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Maize; Recombinant DNA; Biopharmaceutical; Interleukin-2; Plant
Historically, biopharmaceuticals including the recombinant human interleukin-2 (rhIL-2) have been produced in E. coli expression system. The plant expression system is believed to be superior over the E. coli expression system for production of recombinant human biopharmaceutical proteins because plants directly use solar energy rather than chemical energy inputs; plants have an easy scale-ups, plants can be easily grown by farmers in the field with minimum level of training, most plants have abundant vegetative biomass, and plants have conserved protein folding machinery including glycosylation similar to that of human [1-3].
Developed in late 1970’s, genetic modification of crops has benefitted humans for the production of food, feed, fuel and industrial matters [4]. Multiple numbers of companies have been pursuing the use of agricultural crops for the production of biopharmaceuticals [5]. Due to its high vegetative biomass, maize can be genetically modified in a manner that it can produce biopharmaceuticals and other products such as biodegradable plastic [6] and microbial cellulase enzymes in its leaves, stalk and husk i.e. not in its seeds, flowers or roots [7,8]. With the growing needs for biopharmaceuticals and the needs to reduce their production costs, and the fact that maize produces abundant vegetative biomass wastes, maize is an ideal crop for production of biopharmaceuticals [9] including the recombinant human interleukin-2 (hrIL-2).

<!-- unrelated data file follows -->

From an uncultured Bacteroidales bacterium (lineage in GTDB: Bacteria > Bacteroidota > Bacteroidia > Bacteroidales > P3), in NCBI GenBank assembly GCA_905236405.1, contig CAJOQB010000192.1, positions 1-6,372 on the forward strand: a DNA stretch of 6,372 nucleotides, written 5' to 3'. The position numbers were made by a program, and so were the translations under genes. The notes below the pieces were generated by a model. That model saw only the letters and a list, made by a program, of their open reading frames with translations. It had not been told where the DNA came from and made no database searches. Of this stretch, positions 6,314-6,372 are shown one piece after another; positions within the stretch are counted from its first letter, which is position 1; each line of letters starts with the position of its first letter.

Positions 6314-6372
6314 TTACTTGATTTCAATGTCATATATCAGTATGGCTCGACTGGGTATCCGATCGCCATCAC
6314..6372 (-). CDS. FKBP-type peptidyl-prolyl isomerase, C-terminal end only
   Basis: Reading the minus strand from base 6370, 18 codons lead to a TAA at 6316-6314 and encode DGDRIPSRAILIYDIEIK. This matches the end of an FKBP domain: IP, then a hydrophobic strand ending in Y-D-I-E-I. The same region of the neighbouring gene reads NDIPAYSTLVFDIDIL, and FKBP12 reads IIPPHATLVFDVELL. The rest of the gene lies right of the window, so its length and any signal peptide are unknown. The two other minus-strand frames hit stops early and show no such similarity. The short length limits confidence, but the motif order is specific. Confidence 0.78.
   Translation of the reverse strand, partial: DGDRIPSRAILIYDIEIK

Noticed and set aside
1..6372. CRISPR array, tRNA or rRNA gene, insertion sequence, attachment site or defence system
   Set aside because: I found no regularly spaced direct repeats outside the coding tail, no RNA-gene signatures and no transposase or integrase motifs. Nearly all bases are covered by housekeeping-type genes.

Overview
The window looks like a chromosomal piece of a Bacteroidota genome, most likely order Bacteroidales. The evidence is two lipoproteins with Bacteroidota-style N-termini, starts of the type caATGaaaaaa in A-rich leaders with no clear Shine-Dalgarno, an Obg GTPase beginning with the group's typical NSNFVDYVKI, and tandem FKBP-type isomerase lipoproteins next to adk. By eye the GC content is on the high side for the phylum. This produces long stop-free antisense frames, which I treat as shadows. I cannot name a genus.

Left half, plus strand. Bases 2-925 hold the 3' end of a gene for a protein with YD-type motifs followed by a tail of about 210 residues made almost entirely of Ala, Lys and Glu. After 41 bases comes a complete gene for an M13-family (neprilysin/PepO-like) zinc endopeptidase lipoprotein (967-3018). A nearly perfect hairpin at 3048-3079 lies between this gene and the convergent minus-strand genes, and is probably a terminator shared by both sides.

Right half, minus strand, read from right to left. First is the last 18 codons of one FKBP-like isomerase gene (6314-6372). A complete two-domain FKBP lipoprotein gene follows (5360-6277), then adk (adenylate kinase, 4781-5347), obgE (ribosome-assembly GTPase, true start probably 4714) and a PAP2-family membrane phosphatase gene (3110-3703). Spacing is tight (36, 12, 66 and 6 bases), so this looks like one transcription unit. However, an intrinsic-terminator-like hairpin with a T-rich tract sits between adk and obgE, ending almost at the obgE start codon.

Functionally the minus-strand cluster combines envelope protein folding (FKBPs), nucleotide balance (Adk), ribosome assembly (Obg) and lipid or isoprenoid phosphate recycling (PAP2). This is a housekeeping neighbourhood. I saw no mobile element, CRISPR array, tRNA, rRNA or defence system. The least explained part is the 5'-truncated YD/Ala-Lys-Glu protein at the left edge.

¨The E. coli-produced IL-2 is a cytokine that has been approved [10] by the Food and Drug Administration (FDA) and commercialized by Novartis Pharmaceuticals under the generic name “Aldesleukin” or “Proleukin” and released commercially under the name Proleukin or Aldesleukin for its immunotherapeutic clinical treatment of the endstage monastic melanoma cancer (skin cancer) and renal kidney cancer [1].
Currently, the commercially available rhIL-2 is produced in E. coli. While E. coli is a safe and a common expression host for production of biopharmaceuticals, it costs patients ~$11,400 USD per clinical treatment [1].
In 2013, the authors reported the production of rhIL-2 in the endoplasmic reticulum (ER) of tobacco vegetative biomass, its purification and testing of the purified tobacco-produced rhIL-2 against the Splenic CD4+T-Cells [1]. ER is a sub-cellular compartment in plant cells that is naturally in charge of correct protein folding [11].